Ebola treatment with ZMapp cocktail expected in 2015
'We're moving heaven and earth to scale up manufacturing,' CEO says
A Toronto-based company that is commercializing the experimental ZMapp treatment for people infected with the Ebola virus in West Africa hopes to scale up manufacturing to produce tens of thousands of doses next year.
Jeffrey Turner, president and CEO of Defyrus, discussed the Ebola outbreak and ZMapp’s potential role on Monday during a web seminar as part of National Biotech Week.
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ZMapp is a blend of three monoclonal antibodies — chemicals that block the Ebola virus from invading a cell. Monoclonal antibodies are engineered in a lab to mimic how our immune systems naturally respond.
"Initially, the concept was we needed couple of hundred courses of therapy. Clearly we need more than that," Turner said.
Tens of thousands of doses are likely needed.
"Is it going to happen next year? Probably. We're moving heaven and earth to scale up manufacturing and produce those types of numbers in 2015."
Turner outlined some challenges involved in the production and development of ZMapp and its possible role in the outbreak:
- The infection rate is not stopping despite a huge amount of activity around the world. Previously, the Ebola virus infected thousands of people — a small, short-term market.
- Doctors need enough monoclonal antibodies for the treatment to work but it has to come at reasonable cost. "The magic number is three," he said.
- Scale-up is also costly.
Turner credited the Public Health Agency of Canada and the U.S. army, which both invested heavily in laboratories and infrastructure to test potential monoclonal antibodies in animal models, validated by third parties and published the findings before companies like Defyrus and MappBio in the U.S. entered the picture.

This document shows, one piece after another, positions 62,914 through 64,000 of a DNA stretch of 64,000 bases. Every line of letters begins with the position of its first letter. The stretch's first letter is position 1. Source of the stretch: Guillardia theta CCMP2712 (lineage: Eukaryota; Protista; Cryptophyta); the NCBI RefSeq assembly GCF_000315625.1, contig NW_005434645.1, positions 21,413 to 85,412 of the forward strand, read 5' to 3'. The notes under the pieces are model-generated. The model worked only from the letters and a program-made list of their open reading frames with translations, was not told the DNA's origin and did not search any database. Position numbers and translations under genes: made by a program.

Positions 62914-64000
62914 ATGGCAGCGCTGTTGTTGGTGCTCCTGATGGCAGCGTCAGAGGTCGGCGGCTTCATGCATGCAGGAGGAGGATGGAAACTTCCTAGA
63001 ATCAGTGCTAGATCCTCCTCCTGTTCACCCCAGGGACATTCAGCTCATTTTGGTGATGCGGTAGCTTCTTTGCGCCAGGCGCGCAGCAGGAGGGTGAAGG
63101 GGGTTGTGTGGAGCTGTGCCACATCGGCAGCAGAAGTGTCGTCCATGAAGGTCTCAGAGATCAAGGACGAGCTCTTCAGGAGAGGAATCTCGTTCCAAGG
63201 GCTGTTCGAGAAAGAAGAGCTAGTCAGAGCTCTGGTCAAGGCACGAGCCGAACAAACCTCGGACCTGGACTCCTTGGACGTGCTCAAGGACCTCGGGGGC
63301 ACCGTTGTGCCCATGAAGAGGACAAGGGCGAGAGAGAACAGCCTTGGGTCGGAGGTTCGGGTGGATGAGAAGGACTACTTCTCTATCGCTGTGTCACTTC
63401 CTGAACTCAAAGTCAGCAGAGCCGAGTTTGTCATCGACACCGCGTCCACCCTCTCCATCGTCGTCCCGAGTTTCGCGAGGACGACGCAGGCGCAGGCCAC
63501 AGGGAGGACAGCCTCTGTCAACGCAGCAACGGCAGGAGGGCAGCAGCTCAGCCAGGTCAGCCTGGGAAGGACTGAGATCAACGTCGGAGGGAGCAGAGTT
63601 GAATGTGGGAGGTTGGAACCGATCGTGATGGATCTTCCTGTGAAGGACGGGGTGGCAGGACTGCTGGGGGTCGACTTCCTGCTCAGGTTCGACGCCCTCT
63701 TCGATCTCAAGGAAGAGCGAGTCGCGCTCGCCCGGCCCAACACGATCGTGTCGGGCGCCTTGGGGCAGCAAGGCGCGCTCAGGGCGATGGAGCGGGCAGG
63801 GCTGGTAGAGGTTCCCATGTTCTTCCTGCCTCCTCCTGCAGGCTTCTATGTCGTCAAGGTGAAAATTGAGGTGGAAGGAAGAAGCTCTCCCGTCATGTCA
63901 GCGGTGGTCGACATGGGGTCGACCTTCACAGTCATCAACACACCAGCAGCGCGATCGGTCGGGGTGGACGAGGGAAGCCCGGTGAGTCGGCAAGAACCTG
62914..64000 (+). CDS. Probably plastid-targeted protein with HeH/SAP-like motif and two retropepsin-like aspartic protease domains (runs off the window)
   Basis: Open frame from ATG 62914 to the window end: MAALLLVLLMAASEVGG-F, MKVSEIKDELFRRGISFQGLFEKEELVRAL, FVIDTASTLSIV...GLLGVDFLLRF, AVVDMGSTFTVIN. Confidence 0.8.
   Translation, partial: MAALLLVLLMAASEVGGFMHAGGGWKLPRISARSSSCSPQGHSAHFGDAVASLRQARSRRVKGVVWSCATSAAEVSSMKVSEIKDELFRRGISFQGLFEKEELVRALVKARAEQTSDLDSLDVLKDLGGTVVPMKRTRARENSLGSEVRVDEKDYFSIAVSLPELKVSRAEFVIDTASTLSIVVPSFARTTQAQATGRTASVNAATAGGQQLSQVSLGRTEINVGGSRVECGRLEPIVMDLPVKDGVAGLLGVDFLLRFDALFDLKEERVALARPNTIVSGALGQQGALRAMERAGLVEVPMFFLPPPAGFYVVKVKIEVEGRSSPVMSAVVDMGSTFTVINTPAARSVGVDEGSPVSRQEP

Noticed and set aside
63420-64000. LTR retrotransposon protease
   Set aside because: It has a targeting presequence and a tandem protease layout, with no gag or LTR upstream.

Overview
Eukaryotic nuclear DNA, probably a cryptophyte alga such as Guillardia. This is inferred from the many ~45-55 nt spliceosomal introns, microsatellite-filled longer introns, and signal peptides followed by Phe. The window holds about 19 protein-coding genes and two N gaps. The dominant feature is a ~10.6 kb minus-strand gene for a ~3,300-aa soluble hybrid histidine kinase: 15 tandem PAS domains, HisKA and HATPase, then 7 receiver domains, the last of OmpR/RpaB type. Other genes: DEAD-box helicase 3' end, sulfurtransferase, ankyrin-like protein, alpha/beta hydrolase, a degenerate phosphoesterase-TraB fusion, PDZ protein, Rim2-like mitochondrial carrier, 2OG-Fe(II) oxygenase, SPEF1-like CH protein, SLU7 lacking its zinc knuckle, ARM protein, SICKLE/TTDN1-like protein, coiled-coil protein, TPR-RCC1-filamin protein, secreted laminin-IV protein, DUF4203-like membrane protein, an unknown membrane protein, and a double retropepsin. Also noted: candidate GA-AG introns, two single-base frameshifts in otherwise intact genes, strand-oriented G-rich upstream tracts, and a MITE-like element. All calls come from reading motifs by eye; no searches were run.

The U.S. National Institutes of Health brought MappBio and Defyrus together in January in Washington after realizing that while the two groups' experimental drugs worked well separately, together they were better.
Two of the antibodies were originally developed at the National Microbiology Laboratory in Winnipeg and one was developed at the U.S. Army Medical Research Institute of Infectious Diseases in Frederick, Md.
Small biotech firms like Defyrus are nimble and not afraid to fail in drug development — an area with many more failures than successes, Turner said. But such firms are able to build on the successes to drive manufacturing, put together intellectual property portfolios and use their networks to get the drug to different areas of the world where it’s needed, he said.
In Kentucky, scientists are using special tobacco plants to produce large amounts of the antibodies, which are then extracted. Since plants take time to grow, they’re also using large reactors to produce some more quickly.
Turner acknowledged that his company has been criticized for not producing more doses, but said more resources have been brought in.
The World Health Organization has authorized the use of some experimental treatments during the outbreak in West Africa. None have yet been tested for safety and efficacy in clinical trials in humans.